On October 21, 1957, Elvis Presley released the billboard hit, “Jailhouse Rock.” Here are the world-famous lyrics from Elvis’ song:
Let’s rock everybody, let’s rock
Everybody in the whole cell block
Was dancin’ to the Jailhouse Rock
Fast forward to 62 years later, October 21, 2019 will be the voting day for the Canadian Federal election. Which party will be singing Elvis’ “Jailhouse Rock” late into the night on the 21st? One party will be in full celebration mode, while the others will be wishing they had strategized better. With my song choice of “Jailhouse Rock,” am I insinuating that the House of Commons is filled with a bunch of crooks? Election campaigns bring out the worst in the party and the party leaders. They paint each other as crooks, liars, and thieves, and in some cases, there is truth to what is being shared, leaked, and printed by the media.
I do not need—nor do I want—to bring up the headlines and accusations that have circulated throughout the campaign; instead, I want to focus in on what the leaders are promising around housing issues. Affordability has been the buzzword of the past decade when it comes to housing. Politicians at every level of government constantly discuss, debate, and tell us that they are solving the housing affordability issue. Frankly, the word is overused and the politicians’ promises and policies on affordability are hollow, empty, and pie in the sky ideas. They look great on paper, make a nice headline, and give the politician a glowing press conference.
Here are a few of the latest affordable housing policies as we approach Election Day from the different parties. Maxime Bernier of the People Party says he will make housing more affordable by restricting immigration, ending supply management, and lowering taxes. Andrew Sheer of the Conservative Party promises that if elected, his government will adjust the mortgage stress test to get most first-time buyers into the market. He states that a Conservative government will allow more federal land to be used to increase the housing supply. Sheer will also reintroduce 30-year terms to Canada Mortgage and Housing Corporation (CMHC) insured mortgages. Interesting fact: former Conservative Prime Minister Stephen Harper initially raised the CMHC’s mortgage amortization period to 40-years in 2006 before shortening it to 35-years in 2008, reducing it again to 30-years in 2011, and returning it to 25-years in 2012. NDP leader, Jagmeet Singh, promises to help build 500,000 affordable housing units in 10 years and waive the federal portion of the GST/HST in construction projects of new affordable rental units, as well as double the Home Buyer’s Tax Credit available to first-time homebuyers to $1,500. The NDP will also immediately invest $5 billion in new affordable housing. Meanwhile, the Liberals say that they will expand the first-time homebuyer initiative to cover homes of up to $789,000 in the priciest areas of the country. The Liberals also say that they will create a national speculation and vacancy tax of one percent against properties owned by non-Canadians who do not live in Canada.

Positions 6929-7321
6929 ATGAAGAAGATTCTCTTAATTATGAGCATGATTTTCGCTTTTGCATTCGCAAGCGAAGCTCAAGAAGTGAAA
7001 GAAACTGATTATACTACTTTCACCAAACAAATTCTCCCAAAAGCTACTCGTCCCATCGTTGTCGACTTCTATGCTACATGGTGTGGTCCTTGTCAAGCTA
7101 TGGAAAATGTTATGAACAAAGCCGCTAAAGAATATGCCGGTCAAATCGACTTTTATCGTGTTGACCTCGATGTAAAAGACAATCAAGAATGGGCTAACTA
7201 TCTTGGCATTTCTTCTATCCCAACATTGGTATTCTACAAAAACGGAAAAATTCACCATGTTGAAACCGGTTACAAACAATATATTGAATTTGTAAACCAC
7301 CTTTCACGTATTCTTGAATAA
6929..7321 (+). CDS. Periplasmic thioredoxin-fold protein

But how much of this will actually happen? The government never gets it right… There is so much talk about the right of home ownership, affordable rentals, affordable rent, and rent control. I believe that the government is far too involved in the arena of housing. They need to get out of the way of developers, real estate investors, and eliminate red tape and regulations at all levels of government. It simply comes down to supply and demand. The regulations, policies, red tape, taxation, permitting process, and poor budgeting is the cause of the shortage of housing which ultimately causes it to be unaffordable.
I remember a time when a single-family home in Abbotsford would be built in three months. Today, that same house will take six or more months to construct. Why is that? Regulations, policies, red tape, taxation, and permit process. Are homes being built with more quality and care, and in turn, safer? You could debate that they are built more luxuriously, but are they a safer home? I do not think they are any safer, but I am not a home/building inspector. The point is, regulations, policies, red tape, taxation, permitting process, and poor budgeting cause the system to crawl, therefore, resulting in housing shortages. Shortages cause rent, housing prices, and even building costs to rise, resulting in the end users, tenants, and homeowners paying significantly more than they should.
The Party that has a housing and development platform that rids of over-regulating, eliminates red tape in development and re-zoning, reduces and eliminates much of the taxation around creating new housing, streamlines the permitting process, and shows fiscal responsibility has my vote on October 21, 2019. Who has your vote?
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